Holidays at the Hartsfield-Jackson International Airport USO

While many have been enjoying time home over the past couple of weeks, there are some Troops who spent Christmas preparing to deploy to Iraq and Afghanistan.  At the Jean R. Amos USO Center at Hartsfield-Jackson, though, the mood was positive and hopeful.  Deployment is never easy, but homemade Christmas cards, the support of volunteers, some delicious food, and Santa himself made the day a little bit better for those deploying out of Atlanta.

As Bill Liss of NBC 11 in Atlanta reported, “The troops were gathering at the Hartsfield-Jackson International Airport USO above the Airport Atrium.  And there to bring a festive holiday spirit were 63 USO volunteers and 8 top Metro Atlanta chefs serving up a festive holiday banquet.  Many of the troops were heading into active war zones on Christmas day for the first time.”

MyFox Atlanta interviewed Mary Lou Austin, the CEO of USO Georgia, whose sentiments reinforced the importance of the USO’s mission to families this time of year: “Today’s a very special day.  We try to make it as much like home…home for the holidays.”

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UPDATE!  The City of Jacksonville USO made Christmas dinner possible for 1300 Marines from Camp Lejeune.  Check out the video below and read the full story from Eyewitness News 9.  “Gunny Claus” himself (their terms, not ours!) traveled 3,000 miles from the North Pole to provide encouragement

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Operation Proper Exit

Today, the USO is serving troops and their families all over the world.  Our top priority is to support those serving in harm’s way, those who have been wounded as a result and their families.  But advances in communication, aviation and medical technology means that thousands of wounded troops who would have died in earlier wars are now able to survive.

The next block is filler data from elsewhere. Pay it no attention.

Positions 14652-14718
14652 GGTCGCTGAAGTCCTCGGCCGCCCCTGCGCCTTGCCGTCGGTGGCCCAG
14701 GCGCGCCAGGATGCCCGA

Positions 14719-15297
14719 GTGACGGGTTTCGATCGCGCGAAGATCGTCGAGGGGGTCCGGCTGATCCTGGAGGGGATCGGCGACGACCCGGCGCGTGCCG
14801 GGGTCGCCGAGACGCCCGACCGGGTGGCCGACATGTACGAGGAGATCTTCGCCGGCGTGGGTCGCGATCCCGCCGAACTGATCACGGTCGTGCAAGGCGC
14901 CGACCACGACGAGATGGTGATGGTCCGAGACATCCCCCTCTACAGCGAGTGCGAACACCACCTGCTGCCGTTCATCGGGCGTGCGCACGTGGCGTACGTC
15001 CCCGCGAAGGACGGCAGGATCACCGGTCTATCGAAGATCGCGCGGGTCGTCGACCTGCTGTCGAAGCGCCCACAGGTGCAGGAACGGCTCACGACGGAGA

When an American troop falls on the battlefield, he or she is usually picked up by a med-evac helicopter within a matter of minutes and flown directly to an aid station or combat support hospital.  From the moment the first medic or corpsman reaches him, he will receive the absolute best medical care available on Earth.  Those seriously wounded will receive emergency surgery for stabilization and then be transported to Landstuhl Regional Medical Center in Germany, and on to Walter Reed or Bethesda here in DC, or to Brooke Army Medical Center in San Antonio.

There, the long journey of putting body and life back together begins.  But there is one thing that no hospital stay or rehabilitative process can completely provide, and that is closure.  You see, when many of our troops are wounded in combat, they are evacuated so quickly that when they regain consciousness, they are in a hospital, separated from their unit, from their friends, and not yet in the arms of their families.

For some of these warriors, it is important for them to be able to retrace their steps, back to their Forward Operating Base, to the roads they patrolled, to the places where their lives were forever changed.  This retracing brings closure, and closure aids healing.

We’ve seen this with veterans of World War II retracing their steps to the beaches of Normandy and Iwo Jima.  We’ve also seen this with veterans of other wars.  Many of these men had to wait decades before they could return and achieve closure.

Americans often ask, “What else can we do for our troops that would be really special and meaningful?”

Operation Proper Exit is a great answer.

With USO support, the Troops First Foundation has begun taking some of our wounded veterans back to Iraq.  The first group, all amputees with new prosthetic limbs, recently retraced their steps.

Their mission was to answer one question:  Was it worth it?

Of course, this ultimately is a personal question for each of these brave troops.  We cannot experience what they have.  We hope you’ve enjoyed this short video that lets us tag along on their journey.